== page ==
Nigerians record high death rate due to lack of blood banks

Nigerians record high death rate due to lack of blood banks

Minister of health Dr Osagie Ehanire has said Nigeria records high death rate due to lack of standard and modernised blood banks on the country, Daily Times gathered. To this end, Dr Ehanire restated the need for a modernized blood transfusion service in Nigeria.

According to him, the importance of blood transfusion service in the health system of a country is not something that the country need to emphasize again. He said, “in our country here, apart from a very high mortality rate, a large portion of which is very high, is ascribed to blood loss.”

The Minister of Health, said this while playing host to the National Blood Transfusion Service (NBTS) led by its National Coordinator, Dr. Joseph Amedu to update him on the progress and challenges faced by the NBTS.

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“With a high portion of mortality rate in Nigeria, ascribed to blood loss especially around delivery – postpartum haemorrhage with large amount of blood required for routine surgery, accidents, in trauma cases, chronic diseases like sickle cell anaemia which has a high prevalence in Nigeria, justify very well the need for the modernization and creation of a Blood Service Commission”, he said.

He further highlighted the importance, potentials and benefits of the Blood Service Commission to include; fulfilling all the needs of the country in the areas mentioned, the idea of having one million strategic blood reserve for the country. Citing the explosion that rocked Lebanon with a large number of people requiring blood transfusion, the minister that a case where one is faced with such, the blood reserve would be reached to take care of mass catastrophe and disasters.

The Minister also spoke of commercializing the blood service industry saying, “with a huge population of 200 million with majority young people, which is a pool of donors more than Europe’s. We have the materials right here, the masses.

“With a global high demand for blood products, parts and proper blood fractionation, the Commission will not only be self-sustaining but highly revenue generating, this is a goldmine if explored”, he stated.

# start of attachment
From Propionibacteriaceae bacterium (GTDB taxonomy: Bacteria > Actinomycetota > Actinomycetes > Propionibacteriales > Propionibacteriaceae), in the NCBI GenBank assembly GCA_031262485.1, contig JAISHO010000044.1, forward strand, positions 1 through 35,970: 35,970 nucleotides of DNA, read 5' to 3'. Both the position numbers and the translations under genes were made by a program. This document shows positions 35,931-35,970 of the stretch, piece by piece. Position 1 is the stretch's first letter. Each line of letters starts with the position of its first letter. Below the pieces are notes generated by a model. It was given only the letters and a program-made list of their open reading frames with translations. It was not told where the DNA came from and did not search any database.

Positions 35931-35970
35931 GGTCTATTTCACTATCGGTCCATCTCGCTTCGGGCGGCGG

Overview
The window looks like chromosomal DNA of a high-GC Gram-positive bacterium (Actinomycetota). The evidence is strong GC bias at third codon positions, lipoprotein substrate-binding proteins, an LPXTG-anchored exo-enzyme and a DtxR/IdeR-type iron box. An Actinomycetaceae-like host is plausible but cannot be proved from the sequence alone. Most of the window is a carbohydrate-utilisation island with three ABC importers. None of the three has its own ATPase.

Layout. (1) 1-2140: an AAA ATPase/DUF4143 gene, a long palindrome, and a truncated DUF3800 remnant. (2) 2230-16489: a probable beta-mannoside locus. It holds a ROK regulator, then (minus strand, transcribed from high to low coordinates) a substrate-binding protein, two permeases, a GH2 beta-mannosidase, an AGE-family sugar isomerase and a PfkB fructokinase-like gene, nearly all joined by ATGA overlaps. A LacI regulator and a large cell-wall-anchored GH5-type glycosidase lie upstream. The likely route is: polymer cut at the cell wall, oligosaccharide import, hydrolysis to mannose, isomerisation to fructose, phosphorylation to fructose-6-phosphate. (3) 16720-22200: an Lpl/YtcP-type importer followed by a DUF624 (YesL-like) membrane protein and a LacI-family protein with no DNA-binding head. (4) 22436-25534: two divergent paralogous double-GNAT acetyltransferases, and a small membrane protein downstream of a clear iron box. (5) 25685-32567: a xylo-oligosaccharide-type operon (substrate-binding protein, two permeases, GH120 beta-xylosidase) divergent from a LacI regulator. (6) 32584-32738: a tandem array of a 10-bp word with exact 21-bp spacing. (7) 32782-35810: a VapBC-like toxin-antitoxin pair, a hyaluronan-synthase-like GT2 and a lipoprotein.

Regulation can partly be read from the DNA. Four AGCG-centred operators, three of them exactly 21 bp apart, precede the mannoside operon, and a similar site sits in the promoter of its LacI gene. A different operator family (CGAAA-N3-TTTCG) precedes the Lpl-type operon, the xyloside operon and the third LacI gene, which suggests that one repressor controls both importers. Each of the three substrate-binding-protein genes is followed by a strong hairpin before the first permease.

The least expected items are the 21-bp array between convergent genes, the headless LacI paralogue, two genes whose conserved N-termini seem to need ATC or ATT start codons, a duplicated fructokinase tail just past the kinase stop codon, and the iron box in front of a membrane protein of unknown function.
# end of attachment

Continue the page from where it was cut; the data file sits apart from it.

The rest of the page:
Dr. Ehanire further revealed that the Ministry has noted the challenges faced by the NBTS, and will set up an appointment for the team to speak with the Joint Health Committees on Health of the National Assembly who are responsible for appropriation to have the opportunity to put forward the thoughts and vision of the NBTS Team to enable the NASS members join in appreciating the value of blood transfusion service and blood transfusion development in Nigeria which is also the vision of the President.

He advised the team to articulate its thoughts into a document to the Permanent Secretary of the Ministry of Health. He noted the huge potential of blood transfusion service and is happy that the team has been able to articulate everything and put it on the table and let those who have the technology come up with suggestions and partnership, because “Government, the Minister said will not have all the money; the idea of private partnership is highly recommended and welcomed.

“With South Africa being the most advanced country in Africa when it comes to transfusion science at the moment, a visit to learn from them will be worthwhile to know how it is organized and how to streamline blood testing and increase the parameters that are tested, to add more parameters”.

Earlier, National Coordinator informed the Minister of the NBTS proposal of a bill for a Commission which was approved by the Federal Executive Council in 2018. He disclosed that this has just gone through public hearing on the 23rd of July, 2020 and awaiting passage by the 9th National Assembly.

He highlighted some of the progress made so far by the NBTS to include re-establishing relationships with partners and stakeholders for effectiveness and efficiency, with the NBTS prepared for active advocacy, enlightenment and sensitization to communities and Nigerians on the importance and need for voluntary non-remunerated blood donation, while working on different strategies to attract and convince donors even in the face of the COVID-19 pandemic.

He further said that the re-organization of the administrative and functional structures, to pave way for carrying out its mandate, concentrating energy and resources on having functional zonal centres, letting States take over their centres and those without, to establish one, while providing technical support to them.

He added that while awaiting the passage of the bill, they have started discussions with partners and the private sector for investors to indicate interest in the move to commence the commercialization through production of blood components and plasma derivative medicinal products.

Not leaving out some of the challenges faced to include; lack of enabling legislation required to carry out regulatory function on blood safety practices amongst others.

By Doosuur Iwambe, Abuja

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